3-Year Joint JD/Tax LLM Student Lands Prime IRS Job
As a college accounting student, Richard Gano ’18 knew he wanted to work for the IRS one day. Thanks to Loyola Law School, Los Angeles and its unique 3-Year Joint JD/Tax LLM Program, he is about to do just that.
Gano landed an internship with the IRS last summer during on-campus interviews. His work clearly impressed his supervisors. “The internship turned into a full-time offer,” he says.
After graduating this May, he will join the chief counsel’s office at IRS headquarters in Washington, D.C. Gano’s work will include examining tax-policy issues, advising IRS lawyers in the field and helping research and write citable IRS statements on tax law questions. Loyola made that possible. “The school’s so amazing in what they offer in tax law,” Gano says. “I’ve spoken to people at other law schools, and we learn more than they learn.”
Gano became interested in the field because his mother, a social worker who also does bookkeeping, had encouraged him to take an accounting class in college. He ended up earning an accounting degree with honors from California State University, Northridge. He later earned his CPA license, but he realized that to reach the top of the tax field, he needed to go to law school.
Loyola’s perennially high marks in tax and prominent faculty attracted Gano’s interest. In fact, U.S. News & World Report’s recently released 2019 “America’s Best Graduate Schools” ranks Loyola’s Tax Law program No. 8 in the country, marking the ninth time in 10 years it has placed in the top 10. “For me, Loyola was the place to go,” he says.
And now that he’s here? “I love it. I had high expectations, and Loyola actually exceeded my expectations,” he says.
Loyola’s combined JD and LLM program in tax is the only law school program of its kind in the country in which students can obtain both degrees in just three years and graduate ready to go right into practice.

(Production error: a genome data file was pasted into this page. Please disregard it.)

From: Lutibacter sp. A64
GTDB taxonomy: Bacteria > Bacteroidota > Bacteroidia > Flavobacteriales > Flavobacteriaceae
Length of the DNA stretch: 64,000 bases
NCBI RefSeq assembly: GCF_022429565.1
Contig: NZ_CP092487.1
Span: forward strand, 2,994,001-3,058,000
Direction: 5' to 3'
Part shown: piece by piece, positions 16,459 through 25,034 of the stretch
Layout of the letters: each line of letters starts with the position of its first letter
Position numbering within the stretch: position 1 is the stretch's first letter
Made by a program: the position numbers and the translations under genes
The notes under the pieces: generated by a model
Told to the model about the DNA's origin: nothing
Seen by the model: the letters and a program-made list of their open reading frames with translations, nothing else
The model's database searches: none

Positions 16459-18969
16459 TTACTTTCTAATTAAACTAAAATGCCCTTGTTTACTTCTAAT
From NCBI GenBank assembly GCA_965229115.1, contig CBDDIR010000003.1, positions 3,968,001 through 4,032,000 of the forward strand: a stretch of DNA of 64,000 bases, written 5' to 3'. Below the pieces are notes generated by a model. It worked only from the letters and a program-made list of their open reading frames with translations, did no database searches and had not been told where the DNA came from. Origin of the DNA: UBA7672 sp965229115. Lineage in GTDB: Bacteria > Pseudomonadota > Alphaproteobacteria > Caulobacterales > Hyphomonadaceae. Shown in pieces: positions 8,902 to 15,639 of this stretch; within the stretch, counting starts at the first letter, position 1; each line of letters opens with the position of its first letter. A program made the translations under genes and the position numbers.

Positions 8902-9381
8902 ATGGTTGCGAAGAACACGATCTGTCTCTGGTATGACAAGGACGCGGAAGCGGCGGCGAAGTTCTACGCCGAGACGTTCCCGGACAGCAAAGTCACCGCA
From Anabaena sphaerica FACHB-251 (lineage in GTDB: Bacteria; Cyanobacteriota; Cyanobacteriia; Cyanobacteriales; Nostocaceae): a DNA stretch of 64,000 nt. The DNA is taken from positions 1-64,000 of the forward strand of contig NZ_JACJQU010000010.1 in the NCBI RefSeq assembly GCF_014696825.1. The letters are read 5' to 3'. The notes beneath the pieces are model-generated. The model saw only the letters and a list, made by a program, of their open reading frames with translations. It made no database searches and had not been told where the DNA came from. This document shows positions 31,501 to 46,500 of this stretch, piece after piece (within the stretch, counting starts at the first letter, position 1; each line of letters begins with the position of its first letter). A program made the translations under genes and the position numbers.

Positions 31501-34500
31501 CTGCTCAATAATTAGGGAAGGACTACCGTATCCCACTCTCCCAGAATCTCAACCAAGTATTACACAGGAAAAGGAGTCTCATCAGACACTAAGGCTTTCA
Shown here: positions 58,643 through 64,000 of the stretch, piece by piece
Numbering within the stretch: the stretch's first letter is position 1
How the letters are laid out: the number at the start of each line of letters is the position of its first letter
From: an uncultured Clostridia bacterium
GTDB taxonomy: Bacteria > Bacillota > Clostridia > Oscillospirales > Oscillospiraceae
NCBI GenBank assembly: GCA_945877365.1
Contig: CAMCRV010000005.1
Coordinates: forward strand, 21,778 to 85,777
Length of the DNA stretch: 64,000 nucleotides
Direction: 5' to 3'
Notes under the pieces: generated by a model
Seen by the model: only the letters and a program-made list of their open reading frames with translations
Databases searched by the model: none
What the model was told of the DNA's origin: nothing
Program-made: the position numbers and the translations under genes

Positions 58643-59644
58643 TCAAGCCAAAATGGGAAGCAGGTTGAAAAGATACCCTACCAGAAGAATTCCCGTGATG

During the regular school year, students take at least 12 units of tax courses, largely completing the requirements for the JD Tax Law Concentration. They take the remaining 12 units needed for the LLM in an “Intensive Summer Session.”
At most other law schools, earning both degrees takes four years — three for the JD and one extra for the LLM. By going to Loyola, Gano says, “I got to do things faster and at a reasonable cost.”
Gano says he has been especially impressed by Loyola’s tax faculty. “I like how hands-on the professors are,” he says. “They really care about their students. They make themselves available outside of class and are always willing to work through things on a one-on-one basis.”
One professor he sees as very hands-on is Jennifer M. Kowal, the director of Loyola’s Tax LLM program. “She is one of the best teachers I’ve ever had. She’s just very to the point, very structured,” he says.
Another favorite is Ellen P. Aprill, the John E. Anderson Chair in Tax Law. “She is one of the most helpful professors — and people — I’ve ever met,” Gano says. “She really inspires me.”
Aprill and a visiting professor from Valparaiso University, David J. Herzig, who teaches during the Intensive Summer Session, both helped Gano improve his writing. They also helped him get it published.
Aprill also helped Gano place a tax law article in the school’s law review. Meanwhile, Herzig recommended Gano as a writer to Forbes magazine. Gano now writes four to five short articles a month on personal finance issues for millennials.
“Professors at Loyola really go out on a limb for students,” he says.